Pacemakers, skin sanitizers recalled

Drug recalls, warnings, approvals.

Recalls, alerts, label changes

A Class 1 recall for some Medtronic Kappa Series 600/700/900 and Sigma Series 100/200/300 pacemakers due to a separation of wires that connect the electronic circuit to other pacemaker components. Patients with these models should determine if their pacemaker is part of this recall by contacting Medtronic at 1-800-505-4636. Malfunctioning pacemakers may lead to fainting or lightheadedness and, in rare cases, serious injury or death.


A recall of several brands of skin sanitizer and skin protectant made by Clarcon Biological Chemistry Laboratory Inc. due to high levels of disease-causing bacteria in the products. Some of the bacteria can cause opportunistic infections of the skin and underlying tissues that may require medical attention and/or result in permanent damage. Products affected by the recall include CitruShield Lotion, Dermasentials DermaBarrier, Dermassentials by Clarcon Antimicrobial Hand Sanitizer, Iron Fist Barrier Hand Treatment, Skin Shield Restaurant, Skin Shield Industrial, Skin Shield Beauty Salon Lotion, Total Skin Care Beauty and Total Skin Care Work.

A boxed warning for smoking cessation drugs varenicline (Chantix) and bupropion (Zyban, Wellbutrin) about the risk of serious mental health events, including changes in behavior, depressed mood, hostility and suicidal thoughts. Providers should monitor patients who start these drugs for changes in mood or behavior.

Mortality may increase in stable liver transplant patients after conversion from a calcineurin inhibitor (CNI)-based immunosuppressive regimen to sirolimus (Rapamune), according to clinical trial data by manufacturer Wyeth. The FDA will continue to examine the data to determine whether a labeling change is needed; in the meantime, doctors should use the drug's professional labeling as a therapy guide.

A risk of serious liver injury, including liver failure and death, in adult and pediatric patients taking propylthiouracil. Thirty-two patient reports of serious liver injury with propylthiouracil have been made to the FDA's Adverse Event Reporting System (AERS), compared to five reports with methimazole. Patients on propylthiouracil therapy should be closely monitored for symptoms and signs of liver injury, especially during the first six months after the start of therapy.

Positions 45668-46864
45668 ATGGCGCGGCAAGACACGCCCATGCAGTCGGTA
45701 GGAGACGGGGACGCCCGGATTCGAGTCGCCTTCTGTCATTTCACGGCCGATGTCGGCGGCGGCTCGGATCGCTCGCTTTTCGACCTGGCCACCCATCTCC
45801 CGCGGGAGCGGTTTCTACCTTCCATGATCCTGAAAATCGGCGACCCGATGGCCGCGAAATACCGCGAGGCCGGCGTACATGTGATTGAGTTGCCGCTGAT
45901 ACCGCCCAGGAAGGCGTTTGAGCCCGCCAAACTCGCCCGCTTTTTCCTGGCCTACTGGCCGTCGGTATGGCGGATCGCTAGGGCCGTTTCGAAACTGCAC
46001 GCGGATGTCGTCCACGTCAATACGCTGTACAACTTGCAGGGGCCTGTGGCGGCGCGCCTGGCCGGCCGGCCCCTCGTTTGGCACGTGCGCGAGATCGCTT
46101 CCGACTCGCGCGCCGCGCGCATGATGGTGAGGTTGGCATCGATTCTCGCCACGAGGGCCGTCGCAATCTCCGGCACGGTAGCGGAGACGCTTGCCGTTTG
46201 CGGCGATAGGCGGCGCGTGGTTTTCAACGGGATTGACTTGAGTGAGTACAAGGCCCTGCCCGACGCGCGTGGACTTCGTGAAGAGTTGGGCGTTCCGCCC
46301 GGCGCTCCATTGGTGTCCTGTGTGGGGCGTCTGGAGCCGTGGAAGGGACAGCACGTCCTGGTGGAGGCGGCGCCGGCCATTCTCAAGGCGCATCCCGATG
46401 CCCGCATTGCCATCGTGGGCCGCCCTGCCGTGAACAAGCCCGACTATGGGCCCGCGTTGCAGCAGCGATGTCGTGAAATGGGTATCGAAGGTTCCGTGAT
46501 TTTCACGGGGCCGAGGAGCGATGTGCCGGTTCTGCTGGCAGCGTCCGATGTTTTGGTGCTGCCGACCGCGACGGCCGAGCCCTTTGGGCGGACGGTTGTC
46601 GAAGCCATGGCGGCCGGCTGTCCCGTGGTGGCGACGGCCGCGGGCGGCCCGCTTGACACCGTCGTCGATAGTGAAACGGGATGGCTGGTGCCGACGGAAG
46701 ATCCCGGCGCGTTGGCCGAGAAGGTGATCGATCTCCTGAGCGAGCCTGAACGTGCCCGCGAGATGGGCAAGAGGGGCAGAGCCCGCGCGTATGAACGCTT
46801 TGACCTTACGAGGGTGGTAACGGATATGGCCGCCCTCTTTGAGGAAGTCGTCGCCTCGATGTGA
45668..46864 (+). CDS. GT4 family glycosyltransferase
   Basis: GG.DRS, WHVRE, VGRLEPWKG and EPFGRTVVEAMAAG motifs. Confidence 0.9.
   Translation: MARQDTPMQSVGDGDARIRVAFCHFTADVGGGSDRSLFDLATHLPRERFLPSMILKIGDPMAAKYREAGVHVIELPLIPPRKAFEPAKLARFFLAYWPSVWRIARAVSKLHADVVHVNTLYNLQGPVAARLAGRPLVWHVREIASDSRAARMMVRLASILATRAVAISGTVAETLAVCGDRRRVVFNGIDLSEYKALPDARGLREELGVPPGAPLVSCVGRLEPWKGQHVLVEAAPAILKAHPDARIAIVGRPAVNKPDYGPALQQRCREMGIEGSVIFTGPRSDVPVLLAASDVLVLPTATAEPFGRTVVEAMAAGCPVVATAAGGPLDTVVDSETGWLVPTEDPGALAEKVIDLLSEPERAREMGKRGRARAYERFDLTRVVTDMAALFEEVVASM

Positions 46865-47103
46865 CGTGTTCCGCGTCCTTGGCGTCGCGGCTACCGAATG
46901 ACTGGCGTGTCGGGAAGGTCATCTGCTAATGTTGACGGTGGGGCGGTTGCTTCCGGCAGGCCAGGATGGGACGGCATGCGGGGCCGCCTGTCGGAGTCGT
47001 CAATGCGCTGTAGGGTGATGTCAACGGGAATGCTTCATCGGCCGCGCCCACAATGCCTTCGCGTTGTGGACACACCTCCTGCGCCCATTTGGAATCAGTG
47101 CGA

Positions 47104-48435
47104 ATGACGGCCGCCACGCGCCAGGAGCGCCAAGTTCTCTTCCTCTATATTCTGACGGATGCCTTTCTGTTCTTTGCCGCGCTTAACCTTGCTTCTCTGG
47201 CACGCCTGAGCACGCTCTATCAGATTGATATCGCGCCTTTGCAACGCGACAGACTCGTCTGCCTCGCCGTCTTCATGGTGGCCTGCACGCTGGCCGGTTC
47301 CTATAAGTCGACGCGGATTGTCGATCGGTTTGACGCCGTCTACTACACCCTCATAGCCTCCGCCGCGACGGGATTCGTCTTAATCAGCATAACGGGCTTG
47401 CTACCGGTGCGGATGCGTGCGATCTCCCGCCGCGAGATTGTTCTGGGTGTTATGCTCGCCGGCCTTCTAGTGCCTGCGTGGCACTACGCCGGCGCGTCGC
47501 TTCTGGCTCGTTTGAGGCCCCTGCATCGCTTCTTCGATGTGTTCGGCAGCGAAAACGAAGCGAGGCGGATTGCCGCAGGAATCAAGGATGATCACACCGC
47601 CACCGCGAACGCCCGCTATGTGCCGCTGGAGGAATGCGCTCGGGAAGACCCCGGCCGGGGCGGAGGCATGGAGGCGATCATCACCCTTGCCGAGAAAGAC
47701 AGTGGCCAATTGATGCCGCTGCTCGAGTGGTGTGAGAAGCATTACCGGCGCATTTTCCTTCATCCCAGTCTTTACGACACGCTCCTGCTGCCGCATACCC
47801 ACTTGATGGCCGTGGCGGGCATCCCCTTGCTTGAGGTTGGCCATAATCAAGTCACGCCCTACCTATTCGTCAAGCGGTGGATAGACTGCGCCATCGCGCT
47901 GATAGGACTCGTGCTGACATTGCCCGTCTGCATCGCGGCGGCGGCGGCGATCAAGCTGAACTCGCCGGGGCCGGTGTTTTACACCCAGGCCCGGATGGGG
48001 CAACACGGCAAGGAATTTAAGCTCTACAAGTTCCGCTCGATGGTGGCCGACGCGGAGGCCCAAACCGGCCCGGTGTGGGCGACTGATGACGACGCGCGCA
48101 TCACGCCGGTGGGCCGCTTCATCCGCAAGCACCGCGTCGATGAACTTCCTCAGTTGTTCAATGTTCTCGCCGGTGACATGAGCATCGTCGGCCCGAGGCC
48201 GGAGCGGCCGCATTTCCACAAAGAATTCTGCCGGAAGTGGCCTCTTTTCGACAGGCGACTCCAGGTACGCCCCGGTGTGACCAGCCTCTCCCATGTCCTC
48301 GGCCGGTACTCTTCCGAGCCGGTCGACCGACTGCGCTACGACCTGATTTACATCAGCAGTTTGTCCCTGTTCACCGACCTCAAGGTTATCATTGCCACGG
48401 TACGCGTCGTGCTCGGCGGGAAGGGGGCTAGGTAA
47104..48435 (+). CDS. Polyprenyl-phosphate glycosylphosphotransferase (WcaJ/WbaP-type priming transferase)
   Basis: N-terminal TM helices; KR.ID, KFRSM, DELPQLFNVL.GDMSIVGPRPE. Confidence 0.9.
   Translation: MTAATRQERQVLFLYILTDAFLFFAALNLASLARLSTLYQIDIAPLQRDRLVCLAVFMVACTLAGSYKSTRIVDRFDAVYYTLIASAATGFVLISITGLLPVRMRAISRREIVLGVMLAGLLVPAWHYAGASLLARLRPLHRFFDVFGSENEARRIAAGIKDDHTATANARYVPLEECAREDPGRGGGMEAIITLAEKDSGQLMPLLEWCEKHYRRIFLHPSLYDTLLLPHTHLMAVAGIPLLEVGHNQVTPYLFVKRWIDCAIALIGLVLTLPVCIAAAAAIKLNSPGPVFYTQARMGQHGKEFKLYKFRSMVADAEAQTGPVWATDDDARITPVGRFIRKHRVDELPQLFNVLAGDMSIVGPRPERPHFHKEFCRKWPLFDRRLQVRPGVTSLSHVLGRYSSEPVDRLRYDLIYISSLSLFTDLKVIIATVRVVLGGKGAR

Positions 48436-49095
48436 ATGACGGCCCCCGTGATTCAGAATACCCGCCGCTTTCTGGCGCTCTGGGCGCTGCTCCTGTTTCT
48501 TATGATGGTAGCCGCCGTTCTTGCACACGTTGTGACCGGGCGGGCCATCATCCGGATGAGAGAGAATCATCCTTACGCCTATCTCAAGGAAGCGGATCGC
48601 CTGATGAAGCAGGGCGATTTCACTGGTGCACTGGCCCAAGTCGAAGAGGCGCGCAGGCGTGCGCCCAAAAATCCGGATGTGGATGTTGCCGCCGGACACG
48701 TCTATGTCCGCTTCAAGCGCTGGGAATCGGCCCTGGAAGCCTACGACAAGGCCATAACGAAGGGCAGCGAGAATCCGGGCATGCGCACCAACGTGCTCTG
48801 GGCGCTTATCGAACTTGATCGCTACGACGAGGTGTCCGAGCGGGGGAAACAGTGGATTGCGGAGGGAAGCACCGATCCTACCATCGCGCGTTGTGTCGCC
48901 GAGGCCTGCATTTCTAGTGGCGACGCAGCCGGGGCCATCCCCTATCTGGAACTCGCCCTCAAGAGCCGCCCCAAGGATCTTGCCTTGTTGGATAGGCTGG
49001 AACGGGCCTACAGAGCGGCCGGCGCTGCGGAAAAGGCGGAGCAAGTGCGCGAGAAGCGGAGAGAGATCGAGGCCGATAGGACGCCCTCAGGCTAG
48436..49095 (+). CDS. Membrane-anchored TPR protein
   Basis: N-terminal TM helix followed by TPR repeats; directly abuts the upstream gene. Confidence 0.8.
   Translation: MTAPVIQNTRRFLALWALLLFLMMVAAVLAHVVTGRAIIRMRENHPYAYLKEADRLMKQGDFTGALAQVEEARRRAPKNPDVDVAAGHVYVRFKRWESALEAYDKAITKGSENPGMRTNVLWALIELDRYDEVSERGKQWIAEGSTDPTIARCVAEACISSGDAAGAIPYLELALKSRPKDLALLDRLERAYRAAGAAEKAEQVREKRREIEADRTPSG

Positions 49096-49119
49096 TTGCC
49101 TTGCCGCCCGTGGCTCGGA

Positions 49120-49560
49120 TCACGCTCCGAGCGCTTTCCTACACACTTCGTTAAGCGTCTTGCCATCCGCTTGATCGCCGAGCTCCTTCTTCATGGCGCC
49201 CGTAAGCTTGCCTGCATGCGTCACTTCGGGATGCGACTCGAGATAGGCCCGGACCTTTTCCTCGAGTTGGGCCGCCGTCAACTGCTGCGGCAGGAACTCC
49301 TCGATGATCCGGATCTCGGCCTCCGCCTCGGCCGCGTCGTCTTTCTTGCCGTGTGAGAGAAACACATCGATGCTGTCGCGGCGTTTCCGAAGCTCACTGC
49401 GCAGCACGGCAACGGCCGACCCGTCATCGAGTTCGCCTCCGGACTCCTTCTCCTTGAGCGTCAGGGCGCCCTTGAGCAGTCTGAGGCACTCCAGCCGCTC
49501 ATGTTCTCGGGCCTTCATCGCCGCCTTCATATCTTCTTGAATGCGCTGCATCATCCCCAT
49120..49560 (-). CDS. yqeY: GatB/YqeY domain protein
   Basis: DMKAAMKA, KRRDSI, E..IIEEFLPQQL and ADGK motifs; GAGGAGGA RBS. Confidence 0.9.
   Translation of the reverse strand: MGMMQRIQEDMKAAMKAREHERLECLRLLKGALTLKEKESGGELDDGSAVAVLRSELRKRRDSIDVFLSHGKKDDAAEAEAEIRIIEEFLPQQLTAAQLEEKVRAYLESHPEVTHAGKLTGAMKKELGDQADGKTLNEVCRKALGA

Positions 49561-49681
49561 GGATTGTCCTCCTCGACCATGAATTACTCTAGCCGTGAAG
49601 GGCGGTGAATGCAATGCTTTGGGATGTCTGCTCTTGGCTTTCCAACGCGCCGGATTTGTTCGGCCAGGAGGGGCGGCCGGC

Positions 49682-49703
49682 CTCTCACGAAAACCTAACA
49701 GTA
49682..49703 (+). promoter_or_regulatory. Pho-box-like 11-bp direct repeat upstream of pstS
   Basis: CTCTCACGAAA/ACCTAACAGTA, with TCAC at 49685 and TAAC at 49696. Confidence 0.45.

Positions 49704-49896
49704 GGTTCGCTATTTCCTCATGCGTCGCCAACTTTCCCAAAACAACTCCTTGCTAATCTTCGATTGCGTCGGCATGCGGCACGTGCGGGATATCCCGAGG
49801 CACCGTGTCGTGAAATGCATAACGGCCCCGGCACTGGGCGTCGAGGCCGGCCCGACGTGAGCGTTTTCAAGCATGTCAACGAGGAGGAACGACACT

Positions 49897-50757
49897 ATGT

A request to manufacturers of leukotriene modifiers to include a precaution on labels about reports of neuropsychiatric events (behavior, mood changes) in people taking montelukast (Singulair), zafirlukast (Accolate), and zileuton (Zyflo and Zyflo CR).

A public health advisory that stolen vials of long-acting Levemir (generic: insulin detemir) have reappeared and are being sold in the U.S. market. About 129,000 vials were stolen and may not have been stored or handled properly, and thus may not be safe to use. At least one patient has suffered an adverse event due to poor glucose control after using a stolen vial. Affected lots numbers are XZF0036, XZF0037 and XZF0038.

An alert that Zicam Cold Remedy Nasal Gel, Zicam Cold Remedy Nasal Swabs, and Zicam Cold Remedy Swabs, Kids Size have been linked with long-lasting or permanent anosmia in more than 130 reports. Though these products have been discontinued, some consumers may still have them in their homes.

A manufacturer's recall of erectile dysfunction supplement Stamina-Rx, because an analysis found a sample contained benzamidenafil, which isn't FDA-approved.


Caldolor, an injectable ibuprofen. Available for hospital use only, it is approved for 400-mg to 800-mg doses over 30 minutes, every six hours for acute pain. For fever, the drug is approved in a 400-mg dose administered over 30 minutes, followed by 400 mg every four to six hours, or 100 to 200 mg every four hours, as necessary. It should be used cautiously in patients with congestive heart failure and kidney impairment, and with those at risk of blood clots and/or who have a history of ulcers or gastrointestinal bleeding.

Dronedarone (Multaq) tablets, to help maintain normal heart rhythms in patients with a history of atrial fibrillation or atrial flutter. The drug is approved for patients whose hearts have returned to normal rhythm or who will undergo drug or electric shock treatment to restore a normal heartbeat.


An FDA analysis has determined there isn't a higher mortality risk with cefepime (Maxipime) compared to similar drugs. The analysis was triggered by a journal article suggesting a higher rate of death in cefepime patients. The FDA will continue to review the safety of cefepime using hospital drug utilization data and will report results in about a year.